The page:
Posts for tag: root canal
Discover the purpose behind root canal treatments and why they are necessary.
Have our Mount Airy, NC, dentists Drs. Lynette and Bennett Smith told you that you need root canal treatment? We know that finding out that you need any kind of dental work can be a little stressful, especially if you don’t know what to expect. Our goal at Blue Ridge Dental is to keep you informed about any dental procedures you need to undergo, so that you are never left in the dark. Find out more about root canals and how they could end up saving your damaged teeth.
Why do I need a root canal?
In order to understand how a root canal works, it’s first important to understand the anatomy of a tooth. Inside the hard outer layers of the tooth lies a structure, known as the dental pulp. This soft tissue is made up of nerves and blood vessels, and it's instrumental in the development of the tooth. However, when the pulp becomes inflamed or infected, then our Mount Airy, NC, general dentists will recommend root canal treatment.
How does dental pulp become inflamed or infected?
Whenever bacteria get inside the tooth, it can infect the dental pulp. This often occurs if you are dealing with,
- Deep decay
- A cracked or fractured tooth
- A traumatic injury to the tooth
Sometimes, if a tooth has had to undergo several dental procedures, it can also weaken the tooth and affect the health of the dental pulp. When this happens, the only way to treat the problem is to remove the pulp. If left untreated, the bacteria can spread to neighboring teeth, as well as, the jawbone and cause a widespread, serious infection, resulting in tooth and bone loss.
What should I expect from a root canal?
A root canal can be performed in just a single visit. Dr. Smith will first numb the area with a local anesthesia. From there, we will go inside the tooth to extract the pulp and to clean out any bacteria trapped inside the tooth.
Once the tooth has been thoroughly disinfected, we will fill the tooth with a special material to support and preserve the structure. The root canals will also be sealed up to prevent bacteria from entering. Since any tooth that has been damaged by decay, infection, or trauma is now weaker, it’s important that we place a permanent dental crown over the tooth to protect it from further damage and to restore it. Since crowns are custom-made, you will need to come back into our office one more time after your root canal, so that we can place the crown.
Here at Blue Ridge Dental, your oral health is our top priority. No matter whether you’re dealing with a toothache or you just need to schedule your next dental checkup, our Mount Airy, NC, dental team has you covered! Call (336) 789-5306 today!
Which would you rather have — the flu or a root canal procedure? Nearly 80 percent of people recently surveyed by the American Association of Endodontists wisely chose the root canal. If this takes you by surprise, then let us bring you up to date on root canal treatment today. It’s nothing like the experience that once made it the butt of jokes and a benchmark against which other “undesirable” experiences were measured.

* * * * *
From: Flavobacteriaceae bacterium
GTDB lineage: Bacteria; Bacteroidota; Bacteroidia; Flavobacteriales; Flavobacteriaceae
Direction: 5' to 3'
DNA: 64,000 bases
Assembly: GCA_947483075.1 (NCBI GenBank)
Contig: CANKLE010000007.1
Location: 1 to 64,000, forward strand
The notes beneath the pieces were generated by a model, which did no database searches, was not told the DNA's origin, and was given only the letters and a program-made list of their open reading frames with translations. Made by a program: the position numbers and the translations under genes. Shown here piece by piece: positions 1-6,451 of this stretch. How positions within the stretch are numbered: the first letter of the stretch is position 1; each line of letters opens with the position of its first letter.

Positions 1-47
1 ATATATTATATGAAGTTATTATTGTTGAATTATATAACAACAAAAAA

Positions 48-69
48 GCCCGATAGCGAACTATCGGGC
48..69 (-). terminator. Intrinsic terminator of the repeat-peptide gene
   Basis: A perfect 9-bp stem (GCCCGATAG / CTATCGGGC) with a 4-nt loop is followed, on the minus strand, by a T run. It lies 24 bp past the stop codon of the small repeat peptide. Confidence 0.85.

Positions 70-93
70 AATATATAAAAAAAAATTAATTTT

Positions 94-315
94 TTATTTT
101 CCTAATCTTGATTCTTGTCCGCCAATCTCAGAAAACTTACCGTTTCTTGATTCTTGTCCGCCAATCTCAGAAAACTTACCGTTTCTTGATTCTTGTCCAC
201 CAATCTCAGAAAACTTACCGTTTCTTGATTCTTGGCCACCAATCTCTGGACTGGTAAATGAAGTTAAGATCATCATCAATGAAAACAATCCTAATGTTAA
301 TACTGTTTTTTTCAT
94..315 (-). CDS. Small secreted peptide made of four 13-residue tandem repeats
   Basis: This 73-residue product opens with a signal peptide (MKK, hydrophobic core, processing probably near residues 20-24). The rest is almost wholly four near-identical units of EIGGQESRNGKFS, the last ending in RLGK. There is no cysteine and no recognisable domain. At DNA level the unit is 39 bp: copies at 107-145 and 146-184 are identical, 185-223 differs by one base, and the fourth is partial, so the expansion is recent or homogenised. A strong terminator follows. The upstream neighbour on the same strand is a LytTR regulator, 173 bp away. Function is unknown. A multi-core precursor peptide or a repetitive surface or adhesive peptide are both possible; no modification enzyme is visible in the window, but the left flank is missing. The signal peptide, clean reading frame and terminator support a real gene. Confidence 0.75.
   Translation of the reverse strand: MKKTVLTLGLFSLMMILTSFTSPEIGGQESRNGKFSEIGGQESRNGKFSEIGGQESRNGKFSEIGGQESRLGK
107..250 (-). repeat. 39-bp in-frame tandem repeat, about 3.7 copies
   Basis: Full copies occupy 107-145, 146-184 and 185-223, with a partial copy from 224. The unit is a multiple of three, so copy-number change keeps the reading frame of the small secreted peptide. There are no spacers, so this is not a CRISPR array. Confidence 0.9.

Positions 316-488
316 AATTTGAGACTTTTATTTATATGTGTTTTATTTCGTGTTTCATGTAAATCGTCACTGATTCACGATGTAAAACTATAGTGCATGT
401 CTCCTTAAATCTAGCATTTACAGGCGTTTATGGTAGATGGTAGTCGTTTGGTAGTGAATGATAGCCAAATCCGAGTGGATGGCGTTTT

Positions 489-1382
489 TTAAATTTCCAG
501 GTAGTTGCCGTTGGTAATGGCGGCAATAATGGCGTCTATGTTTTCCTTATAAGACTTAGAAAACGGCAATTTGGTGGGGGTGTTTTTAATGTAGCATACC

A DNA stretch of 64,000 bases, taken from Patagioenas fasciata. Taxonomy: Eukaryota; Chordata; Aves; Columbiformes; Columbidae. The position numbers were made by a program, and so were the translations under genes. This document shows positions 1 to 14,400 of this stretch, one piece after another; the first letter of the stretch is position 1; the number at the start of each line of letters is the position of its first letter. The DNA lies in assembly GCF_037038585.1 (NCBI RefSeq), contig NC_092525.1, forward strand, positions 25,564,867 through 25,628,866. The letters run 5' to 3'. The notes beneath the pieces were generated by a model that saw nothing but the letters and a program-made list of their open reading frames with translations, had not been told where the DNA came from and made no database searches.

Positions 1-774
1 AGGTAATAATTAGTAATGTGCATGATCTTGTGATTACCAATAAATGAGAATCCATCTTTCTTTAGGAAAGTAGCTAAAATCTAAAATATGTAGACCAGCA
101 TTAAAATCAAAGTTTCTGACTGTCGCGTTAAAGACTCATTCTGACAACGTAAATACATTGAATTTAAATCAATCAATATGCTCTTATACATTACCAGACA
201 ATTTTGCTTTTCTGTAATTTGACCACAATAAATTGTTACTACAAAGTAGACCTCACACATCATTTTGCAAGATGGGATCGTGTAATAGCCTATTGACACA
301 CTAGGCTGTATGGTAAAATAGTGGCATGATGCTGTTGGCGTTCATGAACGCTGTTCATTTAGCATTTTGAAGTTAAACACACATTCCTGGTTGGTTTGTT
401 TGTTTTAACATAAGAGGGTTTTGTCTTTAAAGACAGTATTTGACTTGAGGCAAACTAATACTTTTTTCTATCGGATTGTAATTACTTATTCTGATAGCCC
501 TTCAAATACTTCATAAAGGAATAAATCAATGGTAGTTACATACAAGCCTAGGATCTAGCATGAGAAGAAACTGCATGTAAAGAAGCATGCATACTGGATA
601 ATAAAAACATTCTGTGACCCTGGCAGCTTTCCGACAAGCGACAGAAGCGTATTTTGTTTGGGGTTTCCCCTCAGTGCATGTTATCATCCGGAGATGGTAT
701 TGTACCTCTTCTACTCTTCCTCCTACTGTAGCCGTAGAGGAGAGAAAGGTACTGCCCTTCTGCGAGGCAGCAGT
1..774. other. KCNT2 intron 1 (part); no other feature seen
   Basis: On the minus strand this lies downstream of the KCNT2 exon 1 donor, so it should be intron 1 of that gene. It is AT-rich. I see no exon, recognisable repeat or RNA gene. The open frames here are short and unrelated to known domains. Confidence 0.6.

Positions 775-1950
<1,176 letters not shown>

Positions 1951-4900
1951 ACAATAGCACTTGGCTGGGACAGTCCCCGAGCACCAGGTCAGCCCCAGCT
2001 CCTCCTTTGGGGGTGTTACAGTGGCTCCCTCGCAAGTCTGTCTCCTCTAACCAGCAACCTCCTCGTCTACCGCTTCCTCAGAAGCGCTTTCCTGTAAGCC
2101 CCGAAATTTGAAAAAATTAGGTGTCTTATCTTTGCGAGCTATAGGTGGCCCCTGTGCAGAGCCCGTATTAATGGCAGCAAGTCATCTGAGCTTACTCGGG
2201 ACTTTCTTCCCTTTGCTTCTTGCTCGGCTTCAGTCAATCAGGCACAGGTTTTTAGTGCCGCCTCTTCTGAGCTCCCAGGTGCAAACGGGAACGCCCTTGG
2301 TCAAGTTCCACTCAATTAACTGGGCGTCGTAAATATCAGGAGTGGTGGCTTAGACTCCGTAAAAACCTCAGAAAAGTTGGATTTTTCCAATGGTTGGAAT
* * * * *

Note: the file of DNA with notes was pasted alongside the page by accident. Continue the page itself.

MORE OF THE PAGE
The term “root canal” actually has two meanings. It is part of the pulp-filled chamber at the center of every tooth containing nerves and blood vessels that keeps teeth vital (alive). It’s also the endodontic (endoÂ = inside; dont = tooth) procedure that treats inflammation and infection in this tissue. Common causes of pulp problems are traumatic damage (for example a crack, chip, or root fracture), deep decay, or gum disease.
The first sign of a problem is typically pain — ranging from acute and intense pangs when biting down, to lingering discomfort after consuming hot or cold foods, to a chronic dull ache and pressure, or tenderness and swelling in nearby gums. The primary pain may abate as the nerves in the pulp die, but the infection will continue, compromising the affected tooth, jeopardizing the health of the surrounding tissues, and often triggering secondary pain.
Pain-Relieving, Tooth-Saving Treatment
Endodontic treatment, by contrast, is no more uncomfortable than having a cavity filled. The tooth and surrounding area are numbed with a local anesthetic before the procedure begins. In order to access the diseased pulp, a small opening is made in the biting surface of the tooth. Tiny instruments are used to remove the pulp, clean and disinfect the root canal(s) and pulp chamber, and prepare the empty tooth interior to receive a biocompatible filling material to prevent bacteria from returning. A permanent crown may be placed over the tooth at that time, or a second visit may be needed. A crown (cap) is important to the tooth's long-term strength and functionality.
For a day or two following treatment you may experience temporary sensitivity, which often responds to an over-the-counter medication like ibuprofen. Occasionally, prescription medications, including antibiotics, may be needed.
All in all, doesn’t saving a tooth sound easier and more constructive than coming down with the flu?
If you would like more information about root canal treatment please contact us or schedule an appointment for a consultation. You can also learn more about the subject by reading the Dear Doctor magazine article “A Step-By-Step Guide To Root Canal Treatment.”